Dozens of employer associations in B.C., including many in the construction industry, have signed a submission outlining concerns over a review of the province’s Workers’ Compensation system which they feel has been rushed and vaguely defined.
“A system like Workers’ Compensation is integral to every business and every industry and WorkSafe has an excellent process for developing policy and regulation,” said Fiona Famulak, president of the Vancouver Regional Construction Association (VRCA), which signed the submission. “As is the case in every organization, there is always room to improve. We are not opposed to the review. Our concerns revolve around the process. Any review around a system as fundamental to business as WorkSafe needs to be clearly defined and give time for consultation.”
Famulak explained that the terms of reference for the review are vague and open to interpretation.
According to review documents the province stated its aim is to shift the system to become more “worker-centered.” It also specifically planned to look at “policies and practices that support injured workers’ return to work” and it would evaluate current policies and practices through “gender- and diversity-based analysis.” Case management of injured workers and “any potential amendments” to the Workers’ Compensation Act will also be assessed.
Famulak also expressed concern regarding the timing of the review which she feels is not long enough to adequately review such an integral system. The timeline also makes it impossible for all relevant materials to be reviewed, she noted.
The deadline for interested parties to provide input for the review was July 19, the same day that the Bogyo Report, one of two reports the province stated would inform the review, was publicly released. The other report for consideration in the review is “Restoring the Balance: A Worker-Centred Approach to Workers’ Compensation Policy” by Paul Petrie.
The Bogyo Report, titled “Balance. Stability. Improvement. Options for the Accident Fund”, was prepared by workers’ compensation researcher and consultant Terrance Bogyo.
“Employers did not have time to review that report,” said Famulak. “We don’t know what the recommendations of that report are at this point.”
Famulak added that the lack of clarity on the scope of the review and the compressed timeline has made it difficult to determine the potential impacts it could have on VRCA members. The review is being conducted by retired labour lawyer Janet Patterson, whose report is due to government by Sept. 30.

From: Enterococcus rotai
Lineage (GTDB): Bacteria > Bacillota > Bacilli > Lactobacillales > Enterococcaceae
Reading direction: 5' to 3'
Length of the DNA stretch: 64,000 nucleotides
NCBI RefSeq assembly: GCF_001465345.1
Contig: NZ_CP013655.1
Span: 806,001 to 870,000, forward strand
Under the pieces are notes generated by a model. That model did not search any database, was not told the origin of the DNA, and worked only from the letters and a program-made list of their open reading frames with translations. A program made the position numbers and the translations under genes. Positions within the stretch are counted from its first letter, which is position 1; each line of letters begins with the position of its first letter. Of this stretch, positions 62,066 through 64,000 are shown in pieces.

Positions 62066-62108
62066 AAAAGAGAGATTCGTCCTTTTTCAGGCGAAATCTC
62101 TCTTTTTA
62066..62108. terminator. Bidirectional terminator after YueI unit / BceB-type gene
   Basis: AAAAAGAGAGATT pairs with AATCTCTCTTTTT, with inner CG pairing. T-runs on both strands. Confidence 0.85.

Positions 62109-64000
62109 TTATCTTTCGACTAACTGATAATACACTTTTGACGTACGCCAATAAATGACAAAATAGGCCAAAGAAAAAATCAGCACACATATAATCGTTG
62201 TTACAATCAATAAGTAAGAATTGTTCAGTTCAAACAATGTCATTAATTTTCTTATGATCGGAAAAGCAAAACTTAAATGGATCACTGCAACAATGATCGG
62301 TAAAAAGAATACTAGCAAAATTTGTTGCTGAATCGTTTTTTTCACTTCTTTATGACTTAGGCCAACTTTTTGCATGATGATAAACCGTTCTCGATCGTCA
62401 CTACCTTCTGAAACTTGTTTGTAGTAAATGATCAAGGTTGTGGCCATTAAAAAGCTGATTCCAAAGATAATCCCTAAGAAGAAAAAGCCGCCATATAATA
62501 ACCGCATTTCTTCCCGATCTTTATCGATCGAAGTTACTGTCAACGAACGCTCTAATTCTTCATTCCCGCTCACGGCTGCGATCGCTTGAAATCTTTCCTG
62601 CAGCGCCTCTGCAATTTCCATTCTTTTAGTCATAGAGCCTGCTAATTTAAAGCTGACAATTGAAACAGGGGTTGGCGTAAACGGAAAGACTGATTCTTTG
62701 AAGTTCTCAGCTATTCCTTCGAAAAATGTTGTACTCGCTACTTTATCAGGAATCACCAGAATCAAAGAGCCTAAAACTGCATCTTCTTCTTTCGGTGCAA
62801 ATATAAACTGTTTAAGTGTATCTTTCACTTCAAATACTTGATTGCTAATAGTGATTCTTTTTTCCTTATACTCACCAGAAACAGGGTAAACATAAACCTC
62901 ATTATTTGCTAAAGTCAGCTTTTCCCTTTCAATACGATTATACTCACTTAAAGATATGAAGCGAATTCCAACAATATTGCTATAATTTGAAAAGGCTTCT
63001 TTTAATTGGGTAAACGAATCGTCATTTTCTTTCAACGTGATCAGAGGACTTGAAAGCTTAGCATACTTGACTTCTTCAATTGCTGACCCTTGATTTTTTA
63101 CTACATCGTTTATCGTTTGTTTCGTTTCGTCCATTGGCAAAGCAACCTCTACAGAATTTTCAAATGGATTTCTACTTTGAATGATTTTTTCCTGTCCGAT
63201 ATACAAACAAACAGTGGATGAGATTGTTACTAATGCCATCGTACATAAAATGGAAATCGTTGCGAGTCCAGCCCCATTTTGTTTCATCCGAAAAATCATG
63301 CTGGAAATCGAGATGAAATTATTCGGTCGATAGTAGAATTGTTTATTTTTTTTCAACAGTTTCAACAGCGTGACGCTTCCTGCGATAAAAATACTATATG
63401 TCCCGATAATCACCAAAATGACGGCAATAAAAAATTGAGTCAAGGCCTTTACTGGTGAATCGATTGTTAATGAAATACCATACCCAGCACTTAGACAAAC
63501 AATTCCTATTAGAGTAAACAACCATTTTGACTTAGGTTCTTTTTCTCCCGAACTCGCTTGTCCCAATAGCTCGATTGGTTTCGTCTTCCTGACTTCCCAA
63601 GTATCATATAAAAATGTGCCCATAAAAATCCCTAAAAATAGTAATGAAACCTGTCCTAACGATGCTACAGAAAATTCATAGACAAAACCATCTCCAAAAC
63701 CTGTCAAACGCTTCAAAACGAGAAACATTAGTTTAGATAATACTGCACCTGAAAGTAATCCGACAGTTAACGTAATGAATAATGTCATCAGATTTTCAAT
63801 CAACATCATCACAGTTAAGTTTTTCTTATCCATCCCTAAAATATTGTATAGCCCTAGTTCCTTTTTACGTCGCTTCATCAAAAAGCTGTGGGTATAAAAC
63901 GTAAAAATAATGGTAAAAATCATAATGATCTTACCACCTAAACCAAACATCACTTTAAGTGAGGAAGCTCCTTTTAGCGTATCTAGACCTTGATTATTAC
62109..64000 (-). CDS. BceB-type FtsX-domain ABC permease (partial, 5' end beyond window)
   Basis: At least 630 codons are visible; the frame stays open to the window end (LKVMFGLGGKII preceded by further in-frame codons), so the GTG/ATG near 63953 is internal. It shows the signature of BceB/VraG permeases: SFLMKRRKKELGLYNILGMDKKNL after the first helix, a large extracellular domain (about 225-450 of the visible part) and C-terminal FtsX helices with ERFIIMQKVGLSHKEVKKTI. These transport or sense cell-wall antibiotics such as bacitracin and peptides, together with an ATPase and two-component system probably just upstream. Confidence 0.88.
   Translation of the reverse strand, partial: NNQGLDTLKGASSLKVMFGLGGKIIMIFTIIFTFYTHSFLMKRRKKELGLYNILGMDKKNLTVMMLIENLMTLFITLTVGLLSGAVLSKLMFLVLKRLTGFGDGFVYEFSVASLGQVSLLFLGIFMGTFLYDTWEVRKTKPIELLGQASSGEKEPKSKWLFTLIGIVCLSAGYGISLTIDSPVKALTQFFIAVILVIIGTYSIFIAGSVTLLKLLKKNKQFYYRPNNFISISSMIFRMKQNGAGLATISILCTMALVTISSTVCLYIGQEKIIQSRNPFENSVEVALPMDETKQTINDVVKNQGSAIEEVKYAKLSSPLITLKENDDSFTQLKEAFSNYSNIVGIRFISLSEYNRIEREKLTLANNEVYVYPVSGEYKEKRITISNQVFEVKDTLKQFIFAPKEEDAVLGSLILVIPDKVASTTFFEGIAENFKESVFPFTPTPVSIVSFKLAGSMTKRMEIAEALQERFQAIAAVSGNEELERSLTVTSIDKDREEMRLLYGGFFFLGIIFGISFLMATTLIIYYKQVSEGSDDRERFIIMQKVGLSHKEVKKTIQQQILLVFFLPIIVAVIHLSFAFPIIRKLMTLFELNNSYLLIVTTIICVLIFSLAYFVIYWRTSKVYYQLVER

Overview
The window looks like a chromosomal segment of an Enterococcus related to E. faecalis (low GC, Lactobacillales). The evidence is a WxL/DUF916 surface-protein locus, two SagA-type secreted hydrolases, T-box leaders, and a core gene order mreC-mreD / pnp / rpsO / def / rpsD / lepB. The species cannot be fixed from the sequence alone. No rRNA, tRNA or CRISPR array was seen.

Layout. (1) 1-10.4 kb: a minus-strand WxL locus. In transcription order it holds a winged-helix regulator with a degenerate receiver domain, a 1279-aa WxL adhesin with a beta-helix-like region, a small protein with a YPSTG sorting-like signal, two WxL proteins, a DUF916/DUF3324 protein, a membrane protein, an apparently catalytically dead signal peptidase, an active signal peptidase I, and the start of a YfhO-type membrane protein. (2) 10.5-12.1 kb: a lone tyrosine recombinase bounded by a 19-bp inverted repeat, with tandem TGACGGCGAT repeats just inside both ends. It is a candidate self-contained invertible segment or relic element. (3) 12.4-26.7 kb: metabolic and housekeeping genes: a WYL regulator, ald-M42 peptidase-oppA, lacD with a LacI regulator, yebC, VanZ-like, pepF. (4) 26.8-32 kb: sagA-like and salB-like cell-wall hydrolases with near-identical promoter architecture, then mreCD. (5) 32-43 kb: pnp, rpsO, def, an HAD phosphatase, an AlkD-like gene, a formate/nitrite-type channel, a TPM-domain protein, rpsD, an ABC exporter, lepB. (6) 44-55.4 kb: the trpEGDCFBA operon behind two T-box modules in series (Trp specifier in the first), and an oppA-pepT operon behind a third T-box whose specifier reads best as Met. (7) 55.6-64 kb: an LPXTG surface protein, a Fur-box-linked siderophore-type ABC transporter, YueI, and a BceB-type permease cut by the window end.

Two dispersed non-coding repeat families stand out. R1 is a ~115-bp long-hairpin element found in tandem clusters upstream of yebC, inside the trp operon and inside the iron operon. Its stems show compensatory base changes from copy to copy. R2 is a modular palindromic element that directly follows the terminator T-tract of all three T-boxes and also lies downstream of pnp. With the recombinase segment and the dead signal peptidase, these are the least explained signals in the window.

“We are urging Patterson to clearly define or scope and provide employers with the specific issues she wants to review and then give us reasonable time to provide perspective and input,” said Famulak.
One of the few issues Famulak said the review specifically will address is the duty to accommodate and if it should be imported to the Workers Compensation Act.
“The employer community is very clear that the duty should remain in human rights legislation and not be imported to avoid overlap, unnecessary complexity, extra time and extra cost,” said Famulak.
The VRCA and other construction organizations were assisted in their submission by the Council of Construction Associations (COCA) which represents 20 construction associations in workplace health and safety issues.
COCA president Dave Baspaly explained that his association is working with a cadre of stakeholders to try and make sure that it protects workers and employers as it tries to counter-balance, what it feels, is a direct move by the government to make substantial changes to WorkSafeBC.
“The main thing I’d like readers to know is that while WorkSafeBC is not perfect, it is doing a good job and is a fairly balanced institution in that it provides what is needed for workers, and what is needed for shareholders and employers,” said Baspaly. “You can put that up against any other jurisdiction in North America and we are reasonable in how we stack up.”
Baspaly believes the Bogyo Report could be used as a rationale to reduce the Accident Fund by $1.2 billion.
“The accident fund is designed to smooth out economic conditions and global instability,” said Baspaly. “We maintain a system that provides benefits to workers over time, and if you destabilize that you could have what happened to ICBC (Insurance Corporation of British Columbia).”
“We haven’t quite had an opportunity to unpack (Bogyo’s) report to challenge it or agree with it,” added Baspaly. “If this was sequenced right, we would all be engaged, we would all work to make sure to do what is best for workers and employers and come out with a system that wouldn’t look remarkably different. It is not broken and the assumption we are hearing, in many of the articles I am reading, is that certain factions believe the system is completely broken and that’s not the case.”
Baspaly urged the government to pause before making any radical decisions on redistributing WorkSafeBC money until the long-term stability of the institution is considered.
The submission is endorsed by 46 sectoral and cross-sectoral business organizations that collectively represent small, medium and large businesses in virtually all aspects of the B.C. economy.
Among the construction-related groups endorsing the submission are the Independent Contractors and Businesses Association, Association of Consulting Engineering Companies – BC, BC Construction Association, BC Roadbuilders and Heavy Construction Association, Construction Labour Relations Association of BC, Northern Regional Construction Association, Canadian Home Builders’ Association of BC, Progressive Contractors Association, Southern Interior Construction Association, Vancouver Island Construction Association and the aforementioned VRCA and COCA.